“Give me your tired, your poor,
Your huddled masses yearning to breathe free”. . .

as long as they have no criminal record, good credit, and can make this mortgage payment. Not to mention a car, car insurance, and a driver’s license. (The projection screen fades to black.)13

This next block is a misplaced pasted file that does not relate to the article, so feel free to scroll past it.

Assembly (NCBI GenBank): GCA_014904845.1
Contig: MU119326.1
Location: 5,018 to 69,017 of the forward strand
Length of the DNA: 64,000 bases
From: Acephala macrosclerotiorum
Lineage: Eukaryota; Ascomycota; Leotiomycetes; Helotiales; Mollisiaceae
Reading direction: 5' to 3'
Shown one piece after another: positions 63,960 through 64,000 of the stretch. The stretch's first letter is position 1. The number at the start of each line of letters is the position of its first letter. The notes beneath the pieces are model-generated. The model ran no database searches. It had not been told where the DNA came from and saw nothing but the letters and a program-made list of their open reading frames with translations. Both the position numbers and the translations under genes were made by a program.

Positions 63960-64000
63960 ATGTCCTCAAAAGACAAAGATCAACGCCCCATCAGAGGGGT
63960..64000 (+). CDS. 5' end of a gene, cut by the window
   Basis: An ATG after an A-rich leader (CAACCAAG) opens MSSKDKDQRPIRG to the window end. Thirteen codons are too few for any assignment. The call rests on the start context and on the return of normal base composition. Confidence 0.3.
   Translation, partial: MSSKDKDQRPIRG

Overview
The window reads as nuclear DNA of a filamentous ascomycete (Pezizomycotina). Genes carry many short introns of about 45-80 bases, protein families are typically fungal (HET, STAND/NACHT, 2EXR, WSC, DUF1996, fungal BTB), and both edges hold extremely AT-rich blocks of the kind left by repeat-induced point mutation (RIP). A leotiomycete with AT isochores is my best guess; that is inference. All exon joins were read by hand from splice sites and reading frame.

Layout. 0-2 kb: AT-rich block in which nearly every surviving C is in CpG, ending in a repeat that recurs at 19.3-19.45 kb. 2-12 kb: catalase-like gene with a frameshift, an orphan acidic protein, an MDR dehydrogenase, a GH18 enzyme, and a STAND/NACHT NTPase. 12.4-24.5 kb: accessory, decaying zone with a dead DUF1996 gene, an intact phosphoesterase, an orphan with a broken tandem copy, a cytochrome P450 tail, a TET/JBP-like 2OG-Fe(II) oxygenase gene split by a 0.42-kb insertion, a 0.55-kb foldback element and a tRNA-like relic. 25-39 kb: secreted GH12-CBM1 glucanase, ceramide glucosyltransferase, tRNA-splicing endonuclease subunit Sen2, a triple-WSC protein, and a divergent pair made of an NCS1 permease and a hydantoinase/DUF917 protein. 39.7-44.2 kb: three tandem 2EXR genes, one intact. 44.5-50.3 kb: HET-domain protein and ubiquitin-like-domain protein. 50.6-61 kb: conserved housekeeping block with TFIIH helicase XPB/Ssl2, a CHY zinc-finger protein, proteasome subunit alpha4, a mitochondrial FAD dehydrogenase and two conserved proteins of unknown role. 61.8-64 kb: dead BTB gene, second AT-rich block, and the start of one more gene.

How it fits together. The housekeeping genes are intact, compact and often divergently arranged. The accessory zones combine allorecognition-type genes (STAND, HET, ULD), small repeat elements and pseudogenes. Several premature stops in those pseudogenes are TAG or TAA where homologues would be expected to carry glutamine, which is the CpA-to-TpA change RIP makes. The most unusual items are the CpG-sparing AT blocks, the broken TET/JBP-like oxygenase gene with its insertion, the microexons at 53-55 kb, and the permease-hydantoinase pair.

So I finally got my license after taking the test twice. What’s funny is my father actually taught driver’s ed, so I really should’ve done a lot better on the test. But I remember that Pop taught his students that keeping their hands on “the two and the ten” allowed them to react quickly and defensively while the vehicle was in motion. But for me the two and the ten was also a lesson in the business of survival when the vehicle was stopped. Within a few months I learned firsthand the value of that lesson. And I was reminded of who I was, and where I was. (Sits down in the chair at center stage.) Some friends and I went over to Newport Beach, a wealthy, mostly white area. I drove my dad’s old pickup truck, loaded with a bunch of brown and black kids from Santa Ana—a mostly working-class city. I guess I was just excited because everybody was like, “Sonny, dude! Turn right. The beach is over there! The beach is over there! Make a right! Make a right!” So, I turned right . . . onto a one-way street directly in front of an oncoming police cruiser. (A police car siren blares while blue and white lights flash onstage. SONNY rises, crosses stage left, and puts on a pair of dark aviators.) The officer stepped out of his vehicle.